Committee of the Mind – Thanissaro Bhikku

by Thanissaro Bhikku

There are many different ideas of “you” in your mind, each with its own agenda. Each of these “you’s” is a member of the committee of the mind. This is why the mind is less like a single mind and more like an unruly throng of people: lots of different voices, with lots of different opinions about what you should do. Some members of the committee are open and honest about the assumptions underlying their central desires. Others are more obscure and devious. This is because each committee member is like a politician, with its own supporters and strategies for satisfying their desires. […]

One of the purposes of meditation is to bring these dealings out into the open, so that you can bring more order to the committee—so that your desires for happiness work less at cross purposes, and more in harmony as you realize that they don’t always have to be in conflict. Thinking of these desires as a committee also helps you realize that when the practice of meditation goes against some of your desires, it doesn’t go against all of your desires. You’re not being starved. You don’t have to identify with the desires being thwarted through meditation, because you have other, more skillful desires to identify with. The choice is yours. You can also use the more skillful members of the committee to train the less skillful ones so that they stop sabotaging your efforts to find a genuine happiness.   Always remember that genuine happiness is possible, and the mind can train itself to find that happiness. […]

There are many dimensions to the mind, dimensions often obscured by the squabbling of the committee members and their fixation with fleeting forms of happiness. One of those dimensions is totally unconditioned. In other words, it’s not dependent on conditions at all. It’s not affected by space or time. It’s an experience of total, unalloyed freedom and happiness. This is because it’s free from hunger and from the need to feed.   But even though this dimension is unconditioned, it can be attained by changing the conditions in the mind: developing the skillful members of the committee so that your choices become more and more conducive to genuine happiness.  […]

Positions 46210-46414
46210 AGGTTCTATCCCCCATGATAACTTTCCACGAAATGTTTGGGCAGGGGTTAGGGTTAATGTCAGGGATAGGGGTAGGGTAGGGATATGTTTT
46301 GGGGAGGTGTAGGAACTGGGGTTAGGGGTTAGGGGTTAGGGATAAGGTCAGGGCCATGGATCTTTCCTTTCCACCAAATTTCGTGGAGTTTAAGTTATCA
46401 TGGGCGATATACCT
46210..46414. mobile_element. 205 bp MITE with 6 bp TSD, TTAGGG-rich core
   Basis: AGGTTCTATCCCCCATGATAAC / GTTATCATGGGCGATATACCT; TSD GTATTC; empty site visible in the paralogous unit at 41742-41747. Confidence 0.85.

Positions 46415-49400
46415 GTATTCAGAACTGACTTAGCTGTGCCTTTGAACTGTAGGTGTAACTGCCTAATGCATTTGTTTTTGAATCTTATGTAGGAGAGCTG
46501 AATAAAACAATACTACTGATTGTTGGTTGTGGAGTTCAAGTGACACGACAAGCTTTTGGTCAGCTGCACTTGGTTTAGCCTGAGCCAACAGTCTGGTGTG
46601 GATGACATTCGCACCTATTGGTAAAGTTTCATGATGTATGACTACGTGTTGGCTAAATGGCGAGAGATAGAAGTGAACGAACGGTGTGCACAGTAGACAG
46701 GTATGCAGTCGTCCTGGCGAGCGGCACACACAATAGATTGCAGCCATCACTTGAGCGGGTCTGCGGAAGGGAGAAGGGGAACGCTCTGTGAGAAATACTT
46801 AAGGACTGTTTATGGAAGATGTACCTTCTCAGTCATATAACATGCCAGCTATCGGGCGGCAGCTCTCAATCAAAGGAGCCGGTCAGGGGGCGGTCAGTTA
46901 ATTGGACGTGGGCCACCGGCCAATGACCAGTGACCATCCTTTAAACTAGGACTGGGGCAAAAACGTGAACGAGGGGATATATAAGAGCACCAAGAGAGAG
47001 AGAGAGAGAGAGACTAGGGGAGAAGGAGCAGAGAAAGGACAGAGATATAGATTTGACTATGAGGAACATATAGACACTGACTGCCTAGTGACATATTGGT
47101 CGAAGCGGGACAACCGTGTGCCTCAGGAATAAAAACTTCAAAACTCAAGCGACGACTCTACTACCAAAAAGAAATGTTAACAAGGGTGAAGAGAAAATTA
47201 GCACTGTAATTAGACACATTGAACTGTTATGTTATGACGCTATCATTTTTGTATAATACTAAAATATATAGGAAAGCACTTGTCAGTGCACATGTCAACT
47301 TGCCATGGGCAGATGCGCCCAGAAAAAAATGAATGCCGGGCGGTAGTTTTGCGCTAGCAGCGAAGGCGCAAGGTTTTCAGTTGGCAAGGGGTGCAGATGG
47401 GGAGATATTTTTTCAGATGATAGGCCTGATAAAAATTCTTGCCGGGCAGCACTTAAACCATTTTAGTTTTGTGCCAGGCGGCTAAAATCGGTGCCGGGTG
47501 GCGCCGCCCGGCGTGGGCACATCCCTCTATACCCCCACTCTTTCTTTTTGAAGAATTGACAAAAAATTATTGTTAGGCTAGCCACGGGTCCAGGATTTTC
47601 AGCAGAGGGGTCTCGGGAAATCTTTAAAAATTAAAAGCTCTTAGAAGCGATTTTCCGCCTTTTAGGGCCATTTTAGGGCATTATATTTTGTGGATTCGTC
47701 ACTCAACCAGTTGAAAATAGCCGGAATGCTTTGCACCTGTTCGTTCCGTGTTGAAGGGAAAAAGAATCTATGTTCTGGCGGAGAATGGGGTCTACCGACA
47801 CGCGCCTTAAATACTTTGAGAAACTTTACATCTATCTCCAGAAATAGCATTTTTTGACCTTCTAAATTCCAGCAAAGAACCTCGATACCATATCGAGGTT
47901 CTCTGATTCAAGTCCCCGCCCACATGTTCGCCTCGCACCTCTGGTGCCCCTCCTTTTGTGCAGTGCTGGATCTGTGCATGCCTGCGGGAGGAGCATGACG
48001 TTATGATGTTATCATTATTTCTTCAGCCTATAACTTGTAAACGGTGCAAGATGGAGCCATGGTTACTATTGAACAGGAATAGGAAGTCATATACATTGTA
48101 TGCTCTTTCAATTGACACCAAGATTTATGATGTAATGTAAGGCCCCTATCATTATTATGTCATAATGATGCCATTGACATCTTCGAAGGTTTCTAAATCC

You can think of the unconditioned dimension as like the fresh water in salt water. The ordinary mind is like salt water, which makes you sick when you drink it. If you simply let the salt water sit still, the fresh water won’t separate out on its own. You have to make an effort to distil  it. The act of distilling doesn’t create fresh water. It simply brings out the fresh water already there, providing you with all the nourishment you need to quench your thirst.

— Thanissaro Bhikku

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